Monday, November 03, 2008

Lost in Space

Working on The Last Free City at the weekend, I had to admit that I had literally 'lost the plot'. With the main narrative three-quarters complete, I had taken the decision to retrofit a second viewpoint character into the same events, and I had merrily been writing these new scenes, dropping them in at what seemed like the right place.

On Saturday it became apparent that I had lost track of the 'golden thread' which glues the nuts and bolts of the stories together. I needed to write a scene of political intrigue (well, it was that or a swordfight...) and I realised that I couldn't remember which events had already happened and which were yet to happen: I was living inside an ongoing continuity error. At this point I made the only tenable decision in the circumstances: stop digging.

Instead, I soothed myself by creating a spreadsheet comprising three columns: first, the 'day' in the story; second, the events happening to the first viewpoint character; and finally, the events happening to the other viewpoint character. This was a couple of hours very well spent. I now know what happens when, and to whom, for the first three-quarters of the story - and it also demonstrates very neatly when a particular character is offstage for too long.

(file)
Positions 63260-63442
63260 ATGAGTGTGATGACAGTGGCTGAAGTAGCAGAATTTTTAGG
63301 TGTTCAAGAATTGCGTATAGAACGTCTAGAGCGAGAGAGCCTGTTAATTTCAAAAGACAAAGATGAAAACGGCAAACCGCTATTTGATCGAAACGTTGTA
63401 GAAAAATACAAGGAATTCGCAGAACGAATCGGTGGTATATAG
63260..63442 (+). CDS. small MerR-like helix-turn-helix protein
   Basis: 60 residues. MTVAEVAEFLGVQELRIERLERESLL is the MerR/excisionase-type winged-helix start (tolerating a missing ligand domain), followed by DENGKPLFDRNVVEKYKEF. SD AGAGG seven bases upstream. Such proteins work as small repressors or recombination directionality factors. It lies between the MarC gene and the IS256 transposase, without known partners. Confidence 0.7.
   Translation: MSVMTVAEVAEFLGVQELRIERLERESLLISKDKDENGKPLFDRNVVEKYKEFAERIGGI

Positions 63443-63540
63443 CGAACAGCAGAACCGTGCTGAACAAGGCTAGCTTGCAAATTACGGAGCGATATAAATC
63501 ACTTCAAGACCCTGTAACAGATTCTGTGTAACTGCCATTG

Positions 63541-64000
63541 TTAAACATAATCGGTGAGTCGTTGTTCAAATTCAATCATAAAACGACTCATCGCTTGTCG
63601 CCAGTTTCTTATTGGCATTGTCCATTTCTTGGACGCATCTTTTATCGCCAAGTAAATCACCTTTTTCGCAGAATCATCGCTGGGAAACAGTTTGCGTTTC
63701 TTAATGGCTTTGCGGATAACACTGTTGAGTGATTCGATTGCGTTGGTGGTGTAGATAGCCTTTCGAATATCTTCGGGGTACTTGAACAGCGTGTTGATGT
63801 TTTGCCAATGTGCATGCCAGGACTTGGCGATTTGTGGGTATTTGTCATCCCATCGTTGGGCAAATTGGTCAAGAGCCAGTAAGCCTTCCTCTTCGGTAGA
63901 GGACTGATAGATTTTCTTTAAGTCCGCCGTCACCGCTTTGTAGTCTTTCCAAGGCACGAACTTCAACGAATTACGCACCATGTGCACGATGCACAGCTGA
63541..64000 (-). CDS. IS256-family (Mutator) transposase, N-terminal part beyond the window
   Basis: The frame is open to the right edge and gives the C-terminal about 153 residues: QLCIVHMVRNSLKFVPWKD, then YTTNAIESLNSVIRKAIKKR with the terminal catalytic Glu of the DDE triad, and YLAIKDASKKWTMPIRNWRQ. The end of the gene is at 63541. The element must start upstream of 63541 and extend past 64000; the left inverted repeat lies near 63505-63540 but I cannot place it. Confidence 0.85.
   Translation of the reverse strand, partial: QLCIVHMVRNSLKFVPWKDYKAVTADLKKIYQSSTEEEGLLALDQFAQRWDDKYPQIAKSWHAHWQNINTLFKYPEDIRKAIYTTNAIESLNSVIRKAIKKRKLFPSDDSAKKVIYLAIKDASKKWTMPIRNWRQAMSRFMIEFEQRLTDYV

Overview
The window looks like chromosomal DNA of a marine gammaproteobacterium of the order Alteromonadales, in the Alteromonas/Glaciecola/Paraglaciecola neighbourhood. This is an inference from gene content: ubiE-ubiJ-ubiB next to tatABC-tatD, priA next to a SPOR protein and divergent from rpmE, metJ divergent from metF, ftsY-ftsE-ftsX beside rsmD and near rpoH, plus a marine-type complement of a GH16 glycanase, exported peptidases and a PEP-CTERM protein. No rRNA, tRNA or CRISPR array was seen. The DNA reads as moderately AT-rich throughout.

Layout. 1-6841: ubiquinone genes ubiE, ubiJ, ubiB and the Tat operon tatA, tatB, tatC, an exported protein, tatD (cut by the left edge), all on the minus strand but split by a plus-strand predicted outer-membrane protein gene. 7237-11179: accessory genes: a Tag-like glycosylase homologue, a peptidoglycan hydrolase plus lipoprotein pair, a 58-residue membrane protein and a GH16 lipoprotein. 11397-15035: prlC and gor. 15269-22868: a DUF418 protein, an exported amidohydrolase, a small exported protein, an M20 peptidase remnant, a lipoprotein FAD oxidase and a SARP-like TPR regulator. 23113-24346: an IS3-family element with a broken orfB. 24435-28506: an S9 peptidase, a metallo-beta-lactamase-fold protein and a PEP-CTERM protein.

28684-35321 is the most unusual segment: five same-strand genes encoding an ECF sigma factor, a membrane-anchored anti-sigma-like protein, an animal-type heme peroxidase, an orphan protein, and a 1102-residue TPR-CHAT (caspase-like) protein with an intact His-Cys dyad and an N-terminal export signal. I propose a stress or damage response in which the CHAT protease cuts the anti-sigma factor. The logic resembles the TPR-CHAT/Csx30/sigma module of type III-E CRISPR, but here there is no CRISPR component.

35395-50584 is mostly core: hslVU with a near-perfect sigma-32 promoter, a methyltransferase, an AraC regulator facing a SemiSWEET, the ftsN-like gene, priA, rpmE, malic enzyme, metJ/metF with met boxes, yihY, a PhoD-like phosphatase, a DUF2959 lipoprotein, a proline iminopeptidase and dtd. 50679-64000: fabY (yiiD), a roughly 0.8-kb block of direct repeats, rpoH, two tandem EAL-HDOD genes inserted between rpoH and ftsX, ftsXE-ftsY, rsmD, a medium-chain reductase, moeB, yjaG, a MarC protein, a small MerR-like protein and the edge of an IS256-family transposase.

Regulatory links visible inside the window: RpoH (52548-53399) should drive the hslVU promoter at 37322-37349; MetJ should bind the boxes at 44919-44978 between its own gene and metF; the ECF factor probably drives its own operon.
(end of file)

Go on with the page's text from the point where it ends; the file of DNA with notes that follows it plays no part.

It's surely no coincidence that I sat down to write on Sunday in a more relaxed frame of mind, and wrote a new "filler" scene early in the novel: 2,000 fluent words, it seems to me like one of the best scenes in the book.

I've never written a story where I've tackled so many scenes out of order--and I hope never to again. It plays havoc with continuity, pacing and character development. Yesterday, for instance, I introduced a new place-holder character who immediately became so interesting I wish I'd known about her sooner: I can tweak subsequent scenes to accommodate her, but, however beguiling she is, I'm not going to restructure the story around her.

There are two ways all this can end: either the mess will be so pervasive that it can never be unravelled, and the underlying clutter will be apparent even in the finished work; or the final draft will be so richly textured, so allusive of the chaotic vitality of the city I am trying to represent, as to leap off the page with the texture of van Gogh. At this stage, mired in muddle and counter-muddle, I know which way I'm betting--but the prospect of a better outcome, however remote, is enough to keep me honest...

What about the rest of you who are writers? Have any of you managed to fashion a triumph from first-draft chaos?

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